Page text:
David Owen ©ITG

Most Presidents can expect at least a short honeymoon period. Umar Kremlev, elected last Saturday (December 12) as President of the International Boxing Association (AIBA), will have no such luxury.

As explained in a recent auditor’s report, dated November 10, AIBA needs to secure almost immediate payment of some of the monies related to two 2021 boxing competitions if it is to be able to repay its debts.

Should continuing as a going concern prove beyond it, the report goes on with meticulous clarity, "the financial statements would have to be prepared on the basis of liquidation values and the Executive Committee would have to consider the Association as insolvent which will lead to its dissolution".

Only after extinguishing this most pressing of the conflagrations threatening AIBA’s house will Kremlev be able to turn his mind to other matters, notably repairing relations with the International Olympic Committee (IOC), which last year suspended AIBA as the Olympic governing body for boxing and stripped it of any involvement in the boxing tournament at the Tokyo 2020 Olympic Games. There are those who think that electing a Russian, given everything that has transpired since the Sochi 2014 Winter Olympic and Paralympic Games, will make this task all the more difficult.

Having said that, AIBA’s immediate financial position may be less precarious than it appears. The first cheque it needs to see land on its doormat relates to a competition called the Global Boxing Cup.

As explained in Kremlev’s "Make AIBA Great Again!" election manifesto, this ambitious two-month tournament is earmarked for Russia. Since Kremlev has been secretary general of the Russian Boxing Federation since 2017, you could be forgiven for imagining that he is pretty well-placed to ensure that the vital cheque - for somewhere in the region of CHF4 million (£3.3 million/$4.4 million/€3.6 million) - arrives.

When I ask the new 38-year-old AIBA President in an email exchange when this CHF4 million will be received, he replies succinctly, "We plan to receive this amount by the end of this year".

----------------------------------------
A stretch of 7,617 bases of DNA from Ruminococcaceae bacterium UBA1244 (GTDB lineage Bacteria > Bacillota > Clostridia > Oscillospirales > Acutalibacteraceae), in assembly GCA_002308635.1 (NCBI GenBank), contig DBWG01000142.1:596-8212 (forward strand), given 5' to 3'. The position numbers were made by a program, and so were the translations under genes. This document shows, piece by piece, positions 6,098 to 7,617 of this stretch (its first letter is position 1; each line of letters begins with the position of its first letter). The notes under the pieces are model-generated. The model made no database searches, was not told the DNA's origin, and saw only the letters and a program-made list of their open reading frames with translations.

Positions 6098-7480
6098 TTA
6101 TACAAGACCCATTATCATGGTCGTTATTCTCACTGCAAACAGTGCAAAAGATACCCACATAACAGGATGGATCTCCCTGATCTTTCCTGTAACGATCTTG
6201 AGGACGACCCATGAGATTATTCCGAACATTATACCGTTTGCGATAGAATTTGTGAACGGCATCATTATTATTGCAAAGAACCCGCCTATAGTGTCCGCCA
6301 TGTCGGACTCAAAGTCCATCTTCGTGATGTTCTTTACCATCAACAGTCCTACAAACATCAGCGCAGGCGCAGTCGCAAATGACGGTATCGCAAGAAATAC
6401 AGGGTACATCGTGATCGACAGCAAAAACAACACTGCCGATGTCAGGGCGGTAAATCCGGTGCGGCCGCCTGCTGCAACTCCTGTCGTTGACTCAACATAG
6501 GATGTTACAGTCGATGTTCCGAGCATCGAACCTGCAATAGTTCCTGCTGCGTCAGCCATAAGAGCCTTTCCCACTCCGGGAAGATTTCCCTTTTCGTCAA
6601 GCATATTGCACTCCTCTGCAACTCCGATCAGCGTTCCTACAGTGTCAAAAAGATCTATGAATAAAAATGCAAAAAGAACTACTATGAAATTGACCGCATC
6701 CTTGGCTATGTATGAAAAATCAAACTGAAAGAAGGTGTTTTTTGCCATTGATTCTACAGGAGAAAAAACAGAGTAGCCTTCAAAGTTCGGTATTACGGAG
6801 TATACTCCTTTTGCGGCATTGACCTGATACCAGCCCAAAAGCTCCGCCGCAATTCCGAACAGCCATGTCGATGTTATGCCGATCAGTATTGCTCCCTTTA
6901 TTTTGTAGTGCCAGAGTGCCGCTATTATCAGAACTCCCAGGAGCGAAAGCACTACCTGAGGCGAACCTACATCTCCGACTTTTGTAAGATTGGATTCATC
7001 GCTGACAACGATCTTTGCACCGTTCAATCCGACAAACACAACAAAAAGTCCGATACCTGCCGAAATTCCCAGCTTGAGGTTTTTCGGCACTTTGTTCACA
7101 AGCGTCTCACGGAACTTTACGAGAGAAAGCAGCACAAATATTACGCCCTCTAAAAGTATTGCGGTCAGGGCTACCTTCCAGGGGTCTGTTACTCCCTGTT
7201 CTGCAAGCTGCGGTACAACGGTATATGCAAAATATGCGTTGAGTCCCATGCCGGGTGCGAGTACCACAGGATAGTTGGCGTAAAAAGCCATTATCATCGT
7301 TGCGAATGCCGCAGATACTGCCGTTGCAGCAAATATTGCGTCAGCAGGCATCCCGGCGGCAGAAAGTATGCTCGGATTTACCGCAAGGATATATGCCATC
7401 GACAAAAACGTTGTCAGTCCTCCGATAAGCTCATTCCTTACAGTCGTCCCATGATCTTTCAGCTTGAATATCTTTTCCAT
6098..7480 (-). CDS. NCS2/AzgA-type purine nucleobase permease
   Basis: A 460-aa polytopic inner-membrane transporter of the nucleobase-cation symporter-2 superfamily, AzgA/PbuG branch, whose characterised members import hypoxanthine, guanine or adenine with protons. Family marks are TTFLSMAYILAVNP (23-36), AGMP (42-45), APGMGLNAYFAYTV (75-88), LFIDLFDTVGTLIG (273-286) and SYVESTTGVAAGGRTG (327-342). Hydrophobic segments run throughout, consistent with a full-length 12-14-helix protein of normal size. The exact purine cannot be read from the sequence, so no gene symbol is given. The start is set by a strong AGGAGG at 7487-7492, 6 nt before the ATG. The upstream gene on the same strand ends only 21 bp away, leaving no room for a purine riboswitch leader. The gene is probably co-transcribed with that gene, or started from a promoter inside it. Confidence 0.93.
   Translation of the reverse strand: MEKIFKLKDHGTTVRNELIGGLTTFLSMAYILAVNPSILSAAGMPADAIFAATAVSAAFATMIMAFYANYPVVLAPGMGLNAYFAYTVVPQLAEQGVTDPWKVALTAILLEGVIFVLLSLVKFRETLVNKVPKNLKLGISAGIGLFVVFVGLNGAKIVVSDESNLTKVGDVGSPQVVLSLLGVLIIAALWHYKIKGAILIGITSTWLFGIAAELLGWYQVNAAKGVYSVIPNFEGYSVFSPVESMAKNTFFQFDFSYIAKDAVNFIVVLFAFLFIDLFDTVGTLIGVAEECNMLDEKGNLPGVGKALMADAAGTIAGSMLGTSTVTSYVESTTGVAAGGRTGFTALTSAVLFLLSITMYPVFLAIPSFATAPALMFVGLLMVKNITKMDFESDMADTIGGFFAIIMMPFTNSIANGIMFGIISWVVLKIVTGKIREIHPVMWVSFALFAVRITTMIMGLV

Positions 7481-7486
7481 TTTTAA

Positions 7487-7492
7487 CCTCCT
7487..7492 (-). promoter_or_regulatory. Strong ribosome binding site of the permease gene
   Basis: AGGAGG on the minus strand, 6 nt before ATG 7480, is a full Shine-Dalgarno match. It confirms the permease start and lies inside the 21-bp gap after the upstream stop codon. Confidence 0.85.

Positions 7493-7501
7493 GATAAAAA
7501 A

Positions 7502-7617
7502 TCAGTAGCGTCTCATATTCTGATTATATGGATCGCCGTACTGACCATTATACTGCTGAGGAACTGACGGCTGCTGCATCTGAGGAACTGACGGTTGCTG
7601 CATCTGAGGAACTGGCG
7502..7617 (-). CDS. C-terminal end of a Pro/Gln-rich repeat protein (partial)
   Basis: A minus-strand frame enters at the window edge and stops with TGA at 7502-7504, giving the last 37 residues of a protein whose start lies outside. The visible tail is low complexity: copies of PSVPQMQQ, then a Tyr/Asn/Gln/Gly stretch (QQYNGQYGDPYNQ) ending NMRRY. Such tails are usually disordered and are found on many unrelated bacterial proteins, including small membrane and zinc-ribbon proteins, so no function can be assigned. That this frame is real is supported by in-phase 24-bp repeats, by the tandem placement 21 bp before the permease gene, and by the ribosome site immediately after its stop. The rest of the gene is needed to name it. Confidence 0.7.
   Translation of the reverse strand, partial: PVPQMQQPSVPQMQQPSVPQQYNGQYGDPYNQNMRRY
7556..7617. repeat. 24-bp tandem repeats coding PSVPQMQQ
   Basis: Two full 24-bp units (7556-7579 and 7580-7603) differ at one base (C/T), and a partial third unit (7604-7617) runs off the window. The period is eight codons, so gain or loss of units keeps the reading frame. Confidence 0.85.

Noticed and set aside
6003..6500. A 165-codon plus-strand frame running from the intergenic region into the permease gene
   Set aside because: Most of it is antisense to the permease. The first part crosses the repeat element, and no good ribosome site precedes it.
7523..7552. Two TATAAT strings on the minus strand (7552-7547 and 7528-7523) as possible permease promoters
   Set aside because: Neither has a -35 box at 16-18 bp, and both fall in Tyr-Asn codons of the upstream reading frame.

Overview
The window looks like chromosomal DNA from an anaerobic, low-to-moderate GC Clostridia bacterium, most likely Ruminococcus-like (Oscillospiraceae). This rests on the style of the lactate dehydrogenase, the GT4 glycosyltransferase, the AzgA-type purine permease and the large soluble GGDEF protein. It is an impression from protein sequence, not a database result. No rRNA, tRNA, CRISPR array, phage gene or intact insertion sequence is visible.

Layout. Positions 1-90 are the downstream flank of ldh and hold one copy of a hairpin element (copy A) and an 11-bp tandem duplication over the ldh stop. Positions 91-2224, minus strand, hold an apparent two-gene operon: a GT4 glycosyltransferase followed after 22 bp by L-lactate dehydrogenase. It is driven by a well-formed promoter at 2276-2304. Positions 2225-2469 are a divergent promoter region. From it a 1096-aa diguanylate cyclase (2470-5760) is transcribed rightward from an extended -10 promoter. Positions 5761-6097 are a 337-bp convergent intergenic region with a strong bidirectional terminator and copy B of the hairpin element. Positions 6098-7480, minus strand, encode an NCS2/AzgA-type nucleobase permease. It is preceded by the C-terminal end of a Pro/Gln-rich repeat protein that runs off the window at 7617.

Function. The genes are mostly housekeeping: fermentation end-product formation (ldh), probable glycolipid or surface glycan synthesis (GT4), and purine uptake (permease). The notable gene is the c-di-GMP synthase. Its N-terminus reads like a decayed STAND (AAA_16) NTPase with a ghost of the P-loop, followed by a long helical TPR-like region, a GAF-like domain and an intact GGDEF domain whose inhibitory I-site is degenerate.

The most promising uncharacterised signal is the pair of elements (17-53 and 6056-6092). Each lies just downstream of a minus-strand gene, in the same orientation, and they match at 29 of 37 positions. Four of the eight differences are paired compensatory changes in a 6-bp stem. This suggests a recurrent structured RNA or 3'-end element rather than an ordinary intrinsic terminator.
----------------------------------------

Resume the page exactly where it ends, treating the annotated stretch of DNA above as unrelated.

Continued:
Umar Kremlev was one of five candidates on the ballot for the AIBA Presidency ©AIBA
Umar Kremlev was one of five candidates on the ballot for the AIBA Presidency ©AIBA

In answer to another question, he also makes clear that, "We do not question the auditors' report".

However: "An agreement has been reached on the receipt of funds for the Global Boxing Cup 2021, so we see no cause for concern.

"AIBA will fulfil all of its financial obligations."

With regard to another big 2021 competition, the men’s World Championships, slated for the Serbian capital Belgrade, Kremlev discloses that COVID-19 has forced a delay in the payment schedule.

He explains: "We took into account the arguments offered by our colleagues in Belgrade and decided to be flexible about this issue. Due to the situation caused by the coronavirus pandemic, their payment has been delayed until the spring of 2021."

The event fee in this case is put at CHF5 million (£4.15 million/$5.55 million/€4.55 million), and the tournament was moved to Belgrade from New Delhi earlier this year after AIBA said the Indian capital had failed to pay a host fee stipulated in the Host City Agreement.

AIBA has eight years in which to repay $8 million (£5.8 million/€6.4 million) to Baku-based Benkons, so it looks like this delay should be manageable.

There is another potential cloud on the horizon in the shape of an order to pay amounting to some CHF22.5 million (£18.7 million/$25 million/€20.5 million), served on AIBA last September by an entity called First Commitment International Trade (FCIT).

Hong Kong-based FCIT appears to have arrived on the scene in 2014. On July 16 of that year, AIBA announced it had received "the largest investment in its recent history after signing an incredible CHF35 million (£28.7 million/$38.9 million/€31.9 million) deal to support its exclusive global marketing company, the Boxing Marketing Arm (BMA)".

While CHF22.5 million would clearly constitute a very large sum for AIBA to have to magic up, the auditor’s note states that it is currently "not possible to predict whether, and to what extent, [AIBA] will have to pay for any damages".

The amateur boxing body’s latest financial statements reveal, meanwhile, that it has filed an objection to the order to pay, while rejecting the claim "on the basis that AIBA does not owe anything to FCIT".

BMA itself was dissolved in April 2018.

AIBA has no involvement in the boxing contest at Tokyo 2020, having been suspended by the IOC ©Getty Images
AIBA has no involvement in the boxing contest at Tokyo 2020, having been suspended by the IOC ©Getty Images

COVID-19 continues to be another imponderable for AIBA, as for sport in general.

Asked how he currently assessed the prospects of actually staging major boxing competitions in 2021, in light of the pandemic, Kremlev offers a more discursive response.